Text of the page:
Core Principles of Media Literacy Education
Glossary of Terms
This glossary is a living document that will no doubt change as media literacy evolves. For some especially complex entries, additional resources for educators have been provided. We hope to continue adding to these suggested resources as much as possible, and we welcome resource submissions from our community to help support all educators.
A prejudice or leaning—conscious or unconscious—that may influence judgments in an unfair manner.
The practice of banning, removing, restricting access or deleting messages or materials.
A sense of belonging and expression of public identity through awareness of and participation in community and civic happenings.
Relating to the role and responsibilities of a person in regards to social and political structures.
Codes and Conventions
Different mediums rely on features and techniques unique to that medium to convey meaning. These codes and conventions can include technical features (for example, camera movement and lighting in a horror film) and symbolic codes (for example, raised eyebrows in a graphic novel to convey surprise or skepticism). Using the conventions of a particular medium increases the likelihood that the audience will perceive the medium as intended.
Understanding of the mental processes that occur as the brain experiences information.
Teaching pedagogies that position the educator as a facilitator and the learner as a co-designer in the educational experience. These pedagogies disrupt the traditional educational hierarchy of “sage on the stage” and instead emphasize environments where learning is reciprocal between teachers and learners.
Media messages are the result of myriad decisions media creators must make in creating a message as well as the values, techniques, environments, and structures that shape or motivate those decisions.
An approach to teaching premised on appreciating and facilitating how learners construct knowledge and do not passively take in information. Learners incorporate new knowledge into their pre-existing ideas about the world through reflection and critical thinking.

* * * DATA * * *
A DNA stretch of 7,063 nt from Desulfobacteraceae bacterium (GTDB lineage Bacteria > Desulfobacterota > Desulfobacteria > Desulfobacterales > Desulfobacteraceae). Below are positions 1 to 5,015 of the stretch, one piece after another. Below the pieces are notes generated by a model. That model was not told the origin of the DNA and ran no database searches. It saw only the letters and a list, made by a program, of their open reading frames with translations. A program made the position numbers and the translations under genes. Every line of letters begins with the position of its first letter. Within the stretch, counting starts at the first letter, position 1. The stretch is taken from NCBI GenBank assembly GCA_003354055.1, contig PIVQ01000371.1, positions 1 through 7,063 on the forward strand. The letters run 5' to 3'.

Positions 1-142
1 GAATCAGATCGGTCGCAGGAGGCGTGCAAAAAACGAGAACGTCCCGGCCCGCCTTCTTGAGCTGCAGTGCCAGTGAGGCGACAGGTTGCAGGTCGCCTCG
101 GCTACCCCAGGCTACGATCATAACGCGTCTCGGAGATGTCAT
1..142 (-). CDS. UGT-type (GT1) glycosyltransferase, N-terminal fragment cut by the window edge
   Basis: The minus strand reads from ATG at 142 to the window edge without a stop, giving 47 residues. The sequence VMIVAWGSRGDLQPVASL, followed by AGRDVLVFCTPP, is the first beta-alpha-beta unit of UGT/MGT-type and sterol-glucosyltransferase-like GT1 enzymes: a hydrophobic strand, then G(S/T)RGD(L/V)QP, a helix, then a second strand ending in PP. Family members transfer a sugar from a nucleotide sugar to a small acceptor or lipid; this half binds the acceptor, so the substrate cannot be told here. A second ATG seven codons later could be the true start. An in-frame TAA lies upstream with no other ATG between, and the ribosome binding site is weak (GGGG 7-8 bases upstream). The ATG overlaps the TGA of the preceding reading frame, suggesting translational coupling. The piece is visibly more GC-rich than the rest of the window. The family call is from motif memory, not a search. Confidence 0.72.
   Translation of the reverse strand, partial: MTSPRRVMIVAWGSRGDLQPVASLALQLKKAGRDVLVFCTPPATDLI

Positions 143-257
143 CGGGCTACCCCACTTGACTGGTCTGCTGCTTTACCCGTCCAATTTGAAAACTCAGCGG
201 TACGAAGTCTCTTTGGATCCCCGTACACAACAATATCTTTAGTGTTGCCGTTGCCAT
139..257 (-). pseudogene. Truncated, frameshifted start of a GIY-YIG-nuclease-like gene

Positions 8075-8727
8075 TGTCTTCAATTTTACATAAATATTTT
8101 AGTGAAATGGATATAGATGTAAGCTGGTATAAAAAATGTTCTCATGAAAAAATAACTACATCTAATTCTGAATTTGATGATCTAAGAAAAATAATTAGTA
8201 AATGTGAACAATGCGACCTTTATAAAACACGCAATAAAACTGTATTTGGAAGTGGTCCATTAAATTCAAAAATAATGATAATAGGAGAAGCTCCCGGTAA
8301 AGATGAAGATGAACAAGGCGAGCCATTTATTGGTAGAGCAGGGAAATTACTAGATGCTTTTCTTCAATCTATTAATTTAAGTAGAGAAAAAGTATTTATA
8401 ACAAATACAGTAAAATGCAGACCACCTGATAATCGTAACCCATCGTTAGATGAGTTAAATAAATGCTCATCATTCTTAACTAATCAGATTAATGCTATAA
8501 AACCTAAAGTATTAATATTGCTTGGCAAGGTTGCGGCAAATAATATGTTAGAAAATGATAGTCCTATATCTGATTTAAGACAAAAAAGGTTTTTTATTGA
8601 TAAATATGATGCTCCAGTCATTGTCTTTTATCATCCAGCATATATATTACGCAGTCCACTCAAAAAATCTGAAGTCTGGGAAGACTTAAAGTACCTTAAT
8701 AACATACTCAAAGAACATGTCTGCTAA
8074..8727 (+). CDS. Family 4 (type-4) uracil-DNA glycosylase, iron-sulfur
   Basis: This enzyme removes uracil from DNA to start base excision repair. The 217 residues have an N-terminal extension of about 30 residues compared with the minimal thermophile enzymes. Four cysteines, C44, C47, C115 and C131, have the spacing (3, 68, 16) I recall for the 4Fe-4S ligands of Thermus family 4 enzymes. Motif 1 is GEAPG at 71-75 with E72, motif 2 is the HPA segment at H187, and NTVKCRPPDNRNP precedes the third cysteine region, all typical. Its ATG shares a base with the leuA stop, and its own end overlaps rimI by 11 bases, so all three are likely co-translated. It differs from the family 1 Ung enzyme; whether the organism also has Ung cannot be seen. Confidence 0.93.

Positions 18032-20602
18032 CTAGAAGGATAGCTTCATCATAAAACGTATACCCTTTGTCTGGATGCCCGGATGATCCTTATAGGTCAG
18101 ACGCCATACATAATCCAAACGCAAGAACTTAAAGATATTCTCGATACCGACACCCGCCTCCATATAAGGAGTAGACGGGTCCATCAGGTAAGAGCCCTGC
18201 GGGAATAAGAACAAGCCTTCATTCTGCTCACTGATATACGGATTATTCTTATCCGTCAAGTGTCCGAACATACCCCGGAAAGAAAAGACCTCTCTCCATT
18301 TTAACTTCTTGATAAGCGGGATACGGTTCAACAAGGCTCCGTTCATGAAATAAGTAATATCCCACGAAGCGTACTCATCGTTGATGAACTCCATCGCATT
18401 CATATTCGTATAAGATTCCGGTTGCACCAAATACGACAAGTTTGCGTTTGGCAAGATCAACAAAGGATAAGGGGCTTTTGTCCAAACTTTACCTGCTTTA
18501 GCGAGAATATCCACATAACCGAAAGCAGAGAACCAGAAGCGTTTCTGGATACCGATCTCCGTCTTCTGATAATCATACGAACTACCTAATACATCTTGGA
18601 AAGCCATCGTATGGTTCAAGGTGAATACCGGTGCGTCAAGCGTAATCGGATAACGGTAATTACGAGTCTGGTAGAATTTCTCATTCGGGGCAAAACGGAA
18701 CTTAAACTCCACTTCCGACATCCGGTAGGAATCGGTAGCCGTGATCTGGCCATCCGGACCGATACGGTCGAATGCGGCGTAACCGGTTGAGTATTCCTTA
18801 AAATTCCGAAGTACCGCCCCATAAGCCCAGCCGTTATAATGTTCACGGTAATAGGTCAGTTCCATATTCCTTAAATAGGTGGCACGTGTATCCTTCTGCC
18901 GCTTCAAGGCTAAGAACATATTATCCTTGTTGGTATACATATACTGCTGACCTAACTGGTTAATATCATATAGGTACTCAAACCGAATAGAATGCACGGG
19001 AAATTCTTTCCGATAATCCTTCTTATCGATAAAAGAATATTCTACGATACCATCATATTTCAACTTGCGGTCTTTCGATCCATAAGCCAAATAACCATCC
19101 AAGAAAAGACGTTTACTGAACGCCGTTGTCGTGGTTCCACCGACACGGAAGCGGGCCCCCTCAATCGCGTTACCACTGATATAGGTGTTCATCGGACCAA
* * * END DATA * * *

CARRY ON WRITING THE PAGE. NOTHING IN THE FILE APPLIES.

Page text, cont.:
Gathering and analyzing ideas, messages, information, and assumptions from multiple and diverse perspectives to further well-reasoned understanding and to produce new ideas and questions.
Critical Media Literacy
An inquiry-based media literacy practice concerned specifically with critically examining structures, systems, ideologies, representations, and power.
The application and integration of multiple academic disciplines simultaneously.
Organizations and systems focused on preserving or promoting culture through knowledge creation, interpretation, and dissemination.
Entities including Individuals, organizations, and platforms that help deliver media content to the public.
The examination of how technological developments and media production impact living systems and the physical environment.
Justice and fairness in creating equal outcomes for all, especially for minoritized, marginalized, and underserved groups.
A society that guarantees fundamental rights to freedom of expression, including a free press, religion, voting, and representation and protects the dignity and equal rights of each person through systems of checks and balances.
A subset of media literacy that focuses on the knowledge, skills, and attitudes necessary to understand how digital tools interact with and impact society.
Groups and communities that have been and may continue to be relegated to the periphery of society and denied full participation in society because of unequal power dynamics in social, political, and cultural systems.